Expectations of rising US interest rates and the continuous appreciation of the US dollar both acted as headwinds for emerging market bonds over the past two years. Combined with domestic problems and weaker global growth, this led to negative returns for investors. But the removal of some of these headwinds against a backdrop of overly bearish sentiment has recently ignited a sharp turnaround rally.
Recent decisions by both the Fed and the ECB have been very positive in breaking the trend of tightening global liquidity conditions, which had come about through various transmission mechanisms. The Fed has acknowledged that US economic growth, as well as inflation, does not warrant the relatively aggressive monetary tightening that it had signalled to the market. This has stopped the US dollar’s relentless rise – at least for now – and gives the oil price room to extend its recent increase. Meanwhile, the ECB has continued to loosen its monetary policy, with its current policy mix less focused on a weak euro.
Various fixed income areas are benefiting from this development: These include inflation-linked bonds due to heightened inflation expectations, which had previously been highly correlated with the oil price. Credit markets have been a further beneficiary, with spreads tightening, which is supportive for emerging markets (EM). Finally, the dampener on the dollar has taken the pressure off the Chinese renminbi to devalue, which was a widespread investor worry. The Fed’s correction now more closely mirrors investors’ expectations of the trajectory of future US rate hikes.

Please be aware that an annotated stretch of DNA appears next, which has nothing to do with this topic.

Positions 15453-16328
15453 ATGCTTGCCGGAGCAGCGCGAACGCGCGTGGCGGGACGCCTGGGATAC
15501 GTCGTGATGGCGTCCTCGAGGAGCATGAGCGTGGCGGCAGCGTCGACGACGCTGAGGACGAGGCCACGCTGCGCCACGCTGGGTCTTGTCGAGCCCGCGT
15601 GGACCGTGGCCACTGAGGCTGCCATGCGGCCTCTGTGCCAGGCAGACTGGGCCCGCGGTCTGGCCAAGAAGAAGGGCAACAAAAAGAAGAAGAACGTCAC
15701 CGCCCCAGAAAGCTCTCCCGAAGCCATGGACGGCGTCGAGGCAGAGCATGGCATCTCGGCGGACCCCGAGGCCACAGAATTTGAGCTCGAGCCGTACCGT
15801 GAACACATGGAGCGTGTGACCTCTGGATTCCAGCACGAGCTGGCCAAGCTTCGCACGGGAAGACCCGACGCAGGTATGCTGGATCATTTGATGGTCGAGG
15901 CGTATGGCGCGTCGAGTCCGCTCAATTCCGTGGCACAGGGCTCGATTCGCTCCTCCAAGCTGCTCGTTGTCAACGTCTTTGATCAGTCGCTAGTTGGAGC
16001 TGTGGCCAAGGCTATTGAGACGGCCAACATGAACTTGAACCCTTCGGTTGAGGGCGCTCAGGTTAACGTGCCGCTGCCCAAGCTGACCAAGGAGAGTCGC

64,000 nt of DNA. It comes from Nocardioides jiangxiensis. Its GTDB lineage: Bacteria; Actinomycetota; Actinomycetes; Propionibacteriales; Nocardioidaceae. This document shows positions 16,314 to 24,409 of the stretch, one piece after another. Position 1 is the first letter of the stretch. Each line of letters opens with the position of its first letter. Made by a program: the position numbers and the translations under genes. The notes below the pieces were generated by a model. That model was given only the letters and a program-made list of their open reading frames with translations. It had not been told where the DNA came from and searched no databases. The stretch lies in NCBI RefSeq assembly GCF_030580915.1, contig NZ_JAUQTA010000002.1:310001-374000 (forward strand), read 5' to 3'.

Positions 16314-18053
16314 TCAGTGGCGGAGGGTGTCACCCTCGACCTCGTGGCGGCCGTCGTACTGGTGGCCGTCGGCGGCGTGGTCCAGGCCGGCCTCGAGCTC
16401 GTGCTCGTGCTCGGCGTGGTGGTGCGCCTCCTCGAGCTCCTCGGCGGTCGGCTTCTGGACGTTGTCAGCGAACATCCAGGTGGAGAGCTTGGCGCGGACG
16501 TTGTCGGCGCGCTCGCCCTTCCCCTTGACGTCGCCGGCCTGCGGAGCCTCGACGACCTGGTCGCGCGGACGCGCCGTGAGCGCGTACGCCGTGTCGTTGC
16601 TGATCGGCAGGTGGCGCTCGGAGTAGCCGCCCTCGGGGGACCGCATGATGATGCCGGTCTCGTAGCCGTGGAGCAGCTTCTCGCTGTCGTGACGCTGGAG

Adding to the positive backdrop is that global growth appears to be picking up, following a string of disappointing economic data. The latest figures from the US, Japan and Europe are typically coming in above expectations. Nevertheless, our view is that we will remain in a long-term low-growth environment, with demographics, low productivity and high debt levels in certain areas keeping growth subdued.
The key factors for EM to start performing again this year were cheapening valuations alongside sentiment becoming extremely negative towards all EM asset classes. The fact that the asset class remains very under-owned in investor portfolios means that the positive momentum could continue for a while. At the fundamental level, the rebalancing across economies also continues. This process will take time and a V-shaped recovery is unlikely. Countries are at different stages in this cycle, with Central Europe far advanced, while Brazil has just embarked on it. But even latecomer Brazil is now on a progressive path, with its trade balance turning positive. It is helped by the cheaper currency and is one of the few countries in Latin America where exports in volume terms are increasing. Hence, Brazil is currently among our favourite trades. The political uncertainties around a possible impeachment of president Rousseff remain a risk, but we foresee no further significant downside from that area the as attractive valuations and improving fundamentals remain the main drivers.
Central and Eastern European economies have emerged stronger following the rebalancing, which leads us to hard currency bonds (we think that local currency bonds are expensive) and currencies in these countries. We are also more positive again on Mexico, after assets there had been severely punished in the wake of disappointing US data. We like both the currency as well as peso-denominated debt, especially at the longer end of the yield curve.
We have become relatively more optimistic on emerging compared to developed markets in recent months. Despite the challenging economic backdrop and some remaining negative sentiment, we believe that attractive valuations and investors’ underweight in EM should form a solid base for further progress from here. Some stability in commodity and oil prices should help to increase confidence. Very high yields in some markets, such as Brazil, could finally attract buyers that were waiting on the side-lines for an entry point.